Buttery Flavors That Really Pop
Popcorn adds whole grain and fiber to our diets, as opposed to other snacks like chips and candy. Learn more about Act II, the Best Value in Popcorn.
Popcorn: For Your Health
These days, Americans are snacking more than ever. In fact, roughly 25% of the total calories we eat every day come from snacks, which is why it's important to choose foods that fit into our healthy lifestyles.
One way we can snack smarter is by adding more whole grains and fiber to our diets. Only 20% of Americans reach the recommended whole-grain intake, and only 5% reach the recommended fiber amount.
Luckily for us, popcorn provides both of these nutrients, especially compared to other common snacks like chips and candy. Studies have even shown that popcorn eaters have twice the amount of whole grains in their diet and about 20% more fiber.
Another reason popcorn should be your snack of choice is because you can eat more for fewer calories. Other snacks can have triple the amount of calories in a 1-cup serving. So next time you're craving a snack, choose the one that allows you to have all of the flavor, with none of the guilt.
How Popcorn Pops
Popcorn is a whole-grain maize product, grown extensively in the corn belt states of the U.S. It's like corn-on-the-cob in appearance and cultivation, but only popcorn kernels are capable of popping.
Popcorn's ability to pop lies in the fact that the kernels contain a small amount of water stored in a circle of soft starch inside the hard outer casing. When heated, the water expands, creating pressure within, until eventually the casing gives way and the kernels explode and pop. This allows the water to escape as steam, turning the kernels inside out.
The key to having more kernels pop is a constantly improved product. Throughout the years, popcorn processors have implemented significant hybrid popcorn seed research to continually enhance their product.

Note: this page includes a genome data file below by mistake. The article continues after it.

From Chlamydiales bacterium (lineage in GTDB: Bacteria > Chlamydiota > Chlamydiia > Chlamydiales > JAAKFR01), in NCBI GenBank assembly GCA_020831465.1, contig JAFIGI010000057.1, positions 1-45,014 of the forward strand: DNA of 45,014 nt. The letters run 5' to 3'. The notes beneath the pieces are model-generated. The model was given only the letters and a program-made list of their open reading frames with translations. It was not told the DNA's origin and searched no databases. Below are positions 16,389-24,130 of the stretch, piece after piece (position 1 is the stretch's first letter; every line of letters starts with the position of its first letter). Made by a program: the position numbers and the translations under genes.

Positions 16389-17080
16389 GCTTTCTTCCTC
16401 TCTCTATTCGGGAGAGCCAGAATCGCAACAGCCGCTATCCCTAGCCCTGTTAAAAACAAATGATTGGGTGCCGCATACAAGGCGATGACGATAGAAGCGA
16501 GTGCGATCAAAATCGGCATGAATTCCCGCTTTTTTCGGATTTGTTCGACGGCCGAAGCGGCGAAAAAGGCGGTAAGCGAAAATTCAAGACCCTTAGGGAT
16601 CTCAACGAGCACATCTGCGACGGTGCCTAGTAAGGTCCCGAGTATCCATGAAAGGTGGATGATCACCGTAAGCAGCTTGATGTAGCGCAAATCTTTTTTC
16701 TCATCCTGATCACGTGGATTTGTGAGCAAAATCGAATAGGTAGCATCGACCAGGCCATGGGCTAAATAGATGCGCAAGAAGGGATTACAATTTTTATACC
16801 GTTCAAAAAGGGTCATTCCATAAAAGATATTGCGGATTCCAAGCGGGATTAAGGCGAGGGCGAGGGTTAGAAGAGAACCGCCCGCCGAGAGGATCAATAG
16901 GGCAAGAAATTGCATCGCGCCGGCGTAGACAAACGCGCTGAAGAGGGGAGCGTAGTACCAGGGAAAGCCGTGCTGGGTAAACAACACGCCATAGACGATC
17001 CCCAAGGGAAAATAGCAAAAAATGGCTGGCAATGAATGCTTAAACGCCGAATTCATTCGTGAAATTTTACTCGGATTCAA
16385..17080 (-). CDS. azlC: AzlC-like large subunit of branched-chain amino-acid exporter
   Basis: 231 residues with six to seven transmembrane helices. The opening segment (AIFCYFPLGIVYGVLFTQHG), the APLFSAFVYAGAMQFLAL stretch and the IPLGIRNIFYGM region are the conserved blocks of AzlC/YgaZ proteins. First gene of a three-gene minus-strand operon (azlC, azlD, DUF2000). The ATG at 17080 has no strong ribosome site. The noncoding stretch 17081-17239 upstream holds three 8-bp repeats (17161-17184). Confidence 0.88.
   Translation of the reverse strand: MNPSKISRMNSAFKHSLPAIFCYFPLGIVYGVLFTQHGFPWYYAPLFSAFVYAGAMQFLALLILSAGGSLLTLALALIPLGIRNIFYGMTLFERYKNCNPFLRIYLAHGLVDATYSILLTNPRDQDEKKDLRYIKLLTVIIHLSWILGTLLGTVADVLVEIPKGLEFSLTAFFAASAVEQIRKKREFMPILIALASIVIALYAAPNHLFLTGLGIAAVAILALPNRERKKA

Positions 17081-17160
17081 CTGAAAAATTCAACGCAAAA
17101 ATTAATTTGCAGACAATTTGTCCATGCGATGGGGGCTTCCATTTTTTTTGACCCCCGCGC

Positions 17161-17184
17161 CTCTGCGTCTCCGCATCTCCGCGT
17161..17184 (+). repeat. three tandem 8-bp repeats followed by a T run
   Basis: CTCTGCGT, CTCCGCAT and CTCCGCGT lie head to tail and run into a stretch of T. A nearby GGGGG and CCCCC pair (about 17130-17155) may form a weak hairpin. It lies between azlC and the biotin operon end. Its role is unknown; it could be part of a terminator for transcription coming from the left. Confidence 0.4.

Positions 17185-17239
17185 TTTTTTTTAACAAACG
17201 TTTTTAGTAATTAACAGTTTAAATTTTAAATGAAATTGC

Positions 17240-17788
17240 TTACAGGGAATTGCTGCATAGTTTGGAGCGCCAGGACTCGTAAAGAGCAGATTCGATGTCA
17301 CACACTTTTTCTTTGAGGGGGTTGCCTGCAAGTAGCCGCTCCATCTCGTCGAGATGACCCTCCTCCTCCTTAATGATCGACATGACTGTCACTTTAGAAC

Early Popcorn History
- The earliest evidence of popcorn was found in Peru and dates to 4700 BCE.
- It is believed that the first use of wild and early-cultivated corn was for popping.*
- Ancient popcorn poppers—shallow vessels with a hole on the top and a single handle—have been found on the north coast of Peru and date back to the pre-Incan Mochica culture of about 300 AD.
- The English colonists were introduced to popcorn at the first Thanksgiving feast in Plymouth, Massachusetts. Quadequina, brother of the Wampanoag chief Massasoit, brought a deerskin bag of popped corn to the celebration as a gift.
Recent Popcorn History
- The first popcorn machine was invented by Charlie Cretors in 1893.*
- Home poppers were first introduced around 1925.
- In 1945, Percy Spencer discovered that when popcorn was placed under microwave energy, it popped. This led to experiments with other foods, and the birth of the microwave oven.
- Attendance at movie theaters dropped and, with it, popcorn consumption. When the public began eating popcorn at home, the new relationship between television and popcorn led to a resurgence in popularity.
- Americans consume some 16 billion quarts of this whole-grain, good-for-you treat. That's 51 quarts per man, woman, and child.*
- Popcorn kernels can pop up to 3 ft. in the air.*
- The world's largest popcorn ball was created by volunteers in Sac City, Iowa, in February 2009. It weighed 5,000 lbs., stood over 8 ft. tall, and measured 28.8 ft. in circumference.*
* Information obtained from www.popcorn.org
ACT II Timeline
Golden Valley Microwave Foods, based out of Edina, Minnesota, started with a bold idea–to make products exclusively for use in microwave ovens.
ACT I Microwave Popcorn, a frozen product sold in refrigerated vending machines, was introduced.
Golden Valley developed a revolutionary new popcorn bag, which allowed the kernels in the bag to pop in any microwave. The shelf-stable, non-refrigerated product was called ACT II.
Golden Valley was acquired by ConAgra Foods, Inc.
ConAgra Foods, Inc. produced more than 1 billion bags of popcorn, making Golden Valley the largest manufacturer of microwave popcorn in the world.